The closing section of the epistle reveals touching glimpses of relationships among fellow laborers in the Lord’s work. It is wonderful when spiritual relationships are warm and mutually enjoyable. Tychicus is entrusted with this epistle (as well as the Ephesian epistle), and is highly commended as “a faithful minister and fellowservant in the Lord.” It gives great encouragement to older believers and leaders in the work to see faithfulness, commitment, and consistency in younger Christians. Onesimus, the subject of the Philemon letter, is likewise commended as a faithful and beloved brother. The testimony of Philemon’s former runaway slave would be intensely interesting to the saints at Colosse (vv 7-9)!

Aristarchus had hazarded his life with Paul at Ephesus, and is now “my fellow-prisoner.” Whether he voluntarily shared Paul’s confinement, or was arrested because of his association with Paul, he is suffering once again along with the apostle to the Gentiles. He likewise shares the apostle’s interest in the saints at Colosse and sends his greetings (v 10). Evidently there was a possibility of Mark also coming to Colosse, and Paul carefully commends him. The story of John Mark reveals the triumph of grace in restoration to God and to useful service, and in reconciliation with fellow workers. This would also be significant to the assembly at Colosse, in view of Paul’s intercession with Philemon for reconciliation with Onesimus. Aristarchus, Mark, and Justus are specially mentioned as Jewish co-workers who have stood firmly with Paul in his defense of the gospel in Rome, and became a special comfort to him. No doubt many Jewish believers were hesitant or less than enthusiastic about his teaching of the mystery of Jew and Gentile in one body in Christ, the present work of the kingdom of God (vv 10-11).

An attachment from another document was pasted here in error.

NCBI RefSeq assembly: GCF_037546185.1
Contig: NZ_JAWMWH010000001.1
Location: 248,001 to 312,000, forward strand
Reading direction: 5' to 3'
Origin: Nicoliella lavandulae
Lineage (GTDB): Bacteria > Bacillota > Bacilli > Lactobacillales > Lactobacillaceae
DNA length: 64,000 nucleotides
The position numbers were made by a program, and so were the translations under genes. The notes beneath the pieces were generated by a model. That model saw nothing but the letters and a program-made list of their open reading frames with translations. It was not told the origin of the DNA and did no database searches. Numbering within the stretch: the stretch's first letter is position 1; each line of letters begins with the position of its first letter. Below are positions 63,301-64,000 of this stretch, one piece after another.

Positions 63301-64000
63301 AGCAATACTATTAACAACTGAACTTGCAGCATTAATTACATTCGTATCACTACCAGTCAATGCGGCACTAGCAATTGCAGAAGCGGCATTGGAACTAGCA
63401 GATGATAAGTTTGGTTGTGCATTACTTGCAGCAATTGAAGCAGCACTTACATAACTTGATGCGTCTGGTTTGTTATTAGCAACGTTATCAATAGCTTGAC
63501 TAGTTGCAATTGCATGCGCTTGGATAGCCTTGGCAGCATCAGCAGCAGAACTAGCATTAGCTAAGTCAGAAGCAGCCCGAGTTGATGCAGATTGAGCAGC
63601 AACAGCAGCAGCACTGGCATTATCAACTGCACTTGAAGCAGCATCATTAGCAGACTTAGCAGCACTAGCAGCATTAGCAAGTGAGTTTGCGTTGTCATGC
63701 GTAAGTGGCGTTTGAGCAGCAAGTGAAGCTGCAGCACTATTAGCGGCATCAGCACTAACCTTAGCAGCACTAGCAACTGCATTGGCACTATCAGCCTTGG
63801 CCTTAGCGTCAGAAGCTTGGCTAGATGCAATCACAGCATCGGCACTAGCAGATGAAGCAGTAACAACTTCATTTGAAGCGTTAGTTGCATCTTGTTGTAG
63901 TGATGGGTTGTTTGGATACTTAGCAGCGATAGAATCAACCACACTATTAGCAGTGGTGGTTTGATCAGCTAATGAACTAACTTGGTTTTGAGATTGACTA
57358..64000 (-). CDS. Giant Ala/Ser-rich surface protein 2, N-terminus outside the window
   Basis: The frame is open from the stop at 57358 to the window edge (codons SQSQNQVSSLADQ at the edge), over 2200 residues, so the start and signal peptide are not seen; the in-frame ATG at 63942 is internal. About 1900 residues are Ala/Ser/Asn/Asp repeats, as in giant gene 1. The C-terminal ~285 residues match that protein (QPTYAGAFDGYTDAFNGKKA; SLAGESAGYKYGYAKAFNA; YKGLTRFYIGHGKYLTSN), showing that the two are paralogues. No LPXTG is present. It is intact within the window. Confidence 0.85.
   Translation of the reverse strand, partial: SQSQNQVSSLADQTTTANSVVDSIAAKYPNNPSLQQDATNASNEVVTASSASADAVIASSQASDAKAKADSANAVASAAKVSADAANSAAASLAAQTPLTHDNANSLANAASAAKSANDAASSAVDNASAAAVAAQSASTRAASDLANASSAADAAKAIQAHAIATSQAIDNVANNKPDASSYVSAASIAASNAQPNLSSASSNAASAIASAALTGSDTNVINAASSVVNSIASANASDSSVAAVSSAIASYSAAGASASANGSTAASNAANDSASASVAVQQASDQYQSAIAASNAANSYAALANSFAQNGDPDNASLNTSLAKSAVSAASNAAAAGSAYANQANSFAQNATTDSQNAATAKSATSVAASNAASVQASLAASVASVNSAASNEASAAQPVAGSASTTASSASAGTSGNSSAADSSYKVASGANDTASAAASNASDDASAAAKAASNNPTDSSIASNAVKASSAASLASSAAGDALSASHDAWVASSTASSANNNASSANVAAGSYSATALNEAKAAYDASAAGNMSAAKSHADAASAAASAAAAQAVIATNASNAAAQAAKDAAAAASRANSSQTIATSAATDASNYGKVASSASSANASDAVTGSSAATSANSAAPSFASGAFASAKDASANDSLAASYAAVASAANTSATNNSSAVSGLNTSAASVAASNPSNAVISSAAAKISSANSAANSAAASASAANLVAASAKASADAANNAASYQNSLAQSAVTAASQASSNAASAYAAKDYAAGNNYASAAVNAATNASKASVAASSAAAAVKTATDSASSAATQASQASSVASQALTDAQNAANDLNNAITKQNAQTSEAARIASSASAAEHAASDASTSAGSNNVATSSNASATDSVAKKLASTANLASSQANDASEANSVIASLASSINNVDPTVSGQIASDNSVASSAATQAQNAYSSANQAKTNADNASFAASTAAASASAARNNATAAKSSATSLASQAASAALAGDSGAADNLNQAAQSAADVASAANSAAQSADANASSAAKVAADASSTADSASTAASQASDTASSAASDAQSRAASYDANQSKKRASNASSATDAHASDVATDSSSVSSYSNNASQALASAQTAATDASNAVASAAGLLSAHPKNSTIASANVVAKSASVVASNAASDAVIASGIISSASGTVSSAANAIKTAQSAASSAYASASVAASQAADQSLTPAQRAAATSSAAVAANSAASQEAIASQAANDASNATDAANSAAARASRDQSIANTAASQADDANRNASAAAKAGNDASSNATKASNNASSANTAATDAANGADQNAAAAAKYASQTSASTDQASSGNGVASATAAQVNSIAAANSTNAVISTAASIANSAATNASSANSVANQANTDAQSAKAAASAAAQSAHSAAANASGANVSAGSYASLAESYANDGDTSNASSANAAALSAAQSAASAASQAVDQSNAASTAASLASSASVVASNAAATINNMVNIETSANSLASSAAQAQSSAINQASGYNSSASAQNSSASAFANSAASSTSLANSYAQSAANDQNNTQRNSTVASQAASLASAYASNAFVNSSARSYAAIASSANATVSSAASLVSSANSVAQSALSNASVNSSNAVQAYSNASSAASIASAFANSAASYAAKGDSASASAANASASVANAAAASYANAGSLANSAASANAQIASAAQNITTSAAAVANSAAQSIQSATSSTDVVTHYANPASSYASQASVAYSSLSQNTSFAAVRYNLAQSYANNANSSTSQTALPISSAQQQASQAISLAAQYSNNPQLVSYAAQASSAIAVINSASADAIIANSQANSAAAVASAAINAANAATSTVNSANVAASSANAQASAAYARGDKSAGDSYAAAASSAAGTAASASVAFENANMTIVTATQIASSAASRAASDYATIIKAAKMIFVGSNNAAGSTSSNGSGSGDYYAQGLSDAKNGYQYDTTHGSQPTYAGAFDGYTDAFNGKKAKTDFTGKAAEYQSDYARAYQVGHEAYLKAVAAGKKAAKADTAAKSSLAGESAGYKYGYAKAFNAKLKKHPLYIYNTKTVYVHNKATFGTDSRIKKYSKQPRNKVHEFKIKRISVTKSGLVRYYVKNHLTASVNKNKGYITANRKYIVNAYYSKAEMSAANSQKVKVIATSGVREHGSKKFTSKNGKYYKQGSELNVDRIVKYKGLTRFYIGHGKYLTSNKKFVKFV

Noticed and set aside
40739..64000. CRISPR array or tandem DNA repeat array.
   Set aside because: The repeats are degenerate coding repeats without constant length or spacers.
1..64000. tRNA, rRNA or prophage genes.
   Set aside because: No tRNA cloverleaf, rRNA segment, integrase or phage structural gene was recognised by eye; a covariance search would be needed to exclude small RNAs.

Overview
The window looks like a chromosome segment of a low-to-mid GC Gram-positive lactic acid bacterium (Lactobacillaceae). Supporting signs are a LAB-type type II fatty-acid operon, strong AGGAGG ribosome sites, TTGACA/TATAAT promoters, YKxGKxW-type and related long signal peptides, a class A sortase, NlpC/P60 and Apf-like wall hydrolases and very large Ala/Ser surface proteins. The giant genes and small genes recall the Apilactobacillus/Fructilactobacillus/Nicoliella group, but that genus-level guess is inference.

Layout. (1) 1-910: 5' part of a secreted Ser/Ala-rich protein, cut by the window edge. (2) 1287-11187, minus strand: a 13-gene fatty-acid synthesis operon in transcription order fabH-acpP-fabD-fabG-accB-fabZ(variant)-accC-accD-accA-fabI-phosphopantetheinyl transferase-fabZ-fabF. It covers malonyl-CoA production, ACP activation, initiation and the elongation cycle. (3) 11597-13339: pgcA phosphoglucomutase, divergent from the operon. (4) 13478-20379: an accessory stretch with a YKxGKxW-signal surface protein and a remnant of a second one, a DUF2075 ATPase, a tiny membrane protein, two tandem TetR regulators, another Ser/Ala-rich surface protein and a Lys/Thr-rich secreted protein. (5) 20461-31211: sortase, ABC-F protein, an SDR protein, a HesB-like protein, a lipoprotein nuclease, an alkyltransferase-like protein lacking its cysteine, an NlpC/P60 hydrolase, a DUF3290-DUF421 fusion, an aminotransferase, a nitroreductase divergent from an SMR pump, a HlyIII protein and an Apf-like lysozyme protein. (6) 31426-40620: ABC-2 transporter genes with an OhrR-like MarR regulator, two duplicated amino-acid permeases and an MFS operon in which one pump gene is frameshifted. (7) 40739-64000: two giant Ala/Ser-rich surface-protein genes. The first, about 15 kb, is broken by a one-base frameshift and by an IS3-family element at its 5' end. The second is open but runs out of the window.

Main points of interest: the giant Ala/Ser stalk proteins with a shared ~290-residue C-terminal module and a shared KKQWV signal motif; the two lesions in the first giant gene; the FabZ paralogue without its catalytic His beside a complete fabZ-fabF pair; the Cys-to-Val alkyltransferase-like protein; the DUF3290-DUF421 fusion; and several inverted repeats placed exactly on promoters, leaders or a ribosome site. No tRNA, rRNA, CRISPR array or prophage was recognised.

Epaphras was responsible for bringing the gospel to the people of Colosse (1:4-8), and possibly Laodicea and Hierapolis, but is now a fellow-prisoner with Paul (Phi v 23). “Always laboring fervently for you,” indicates continuous agonizing intercession on behalf of the assembly, pleading with God to preserve the saints from false teachers and their influence, and to establish them in His will centered upon Christ. The decision to write the epistle to them was no doubt born out of this deep concern (vv 12-13).

“Luke, the beloved physician” (v 14) must have been a tremendous comfort to Paul, both spiritually and physically. Demas was also a fellow-worker with Paul. He later defected from Paul, as sorrowfully recorded in Paul’s last letter to Timothy shortly before his execution. The references to Laodicea and another assembly (probably Hierapolis) meeting in the home of Nymphas remind us that fellowship both in active service and in acceptance of common teaching is essential for functional unity in the work of God (vv 15-16). Why is Archippus publicly challenged to fulfil his God-given ministry (v 17)? Was Archippus lacking courage to confront the false teachers? Is Paul confirming to the saints a true teacher and shepherd among them? Are we prepared to confront the challenges we face today?

“Remember my bonds” is a touching appeal and reminder that his sufferings were on their behalf. “Grace be with you” is a final blessing out of the fullness of the risen Christ, in Whom all divine fullness and all sufficiency dwells (v 18)!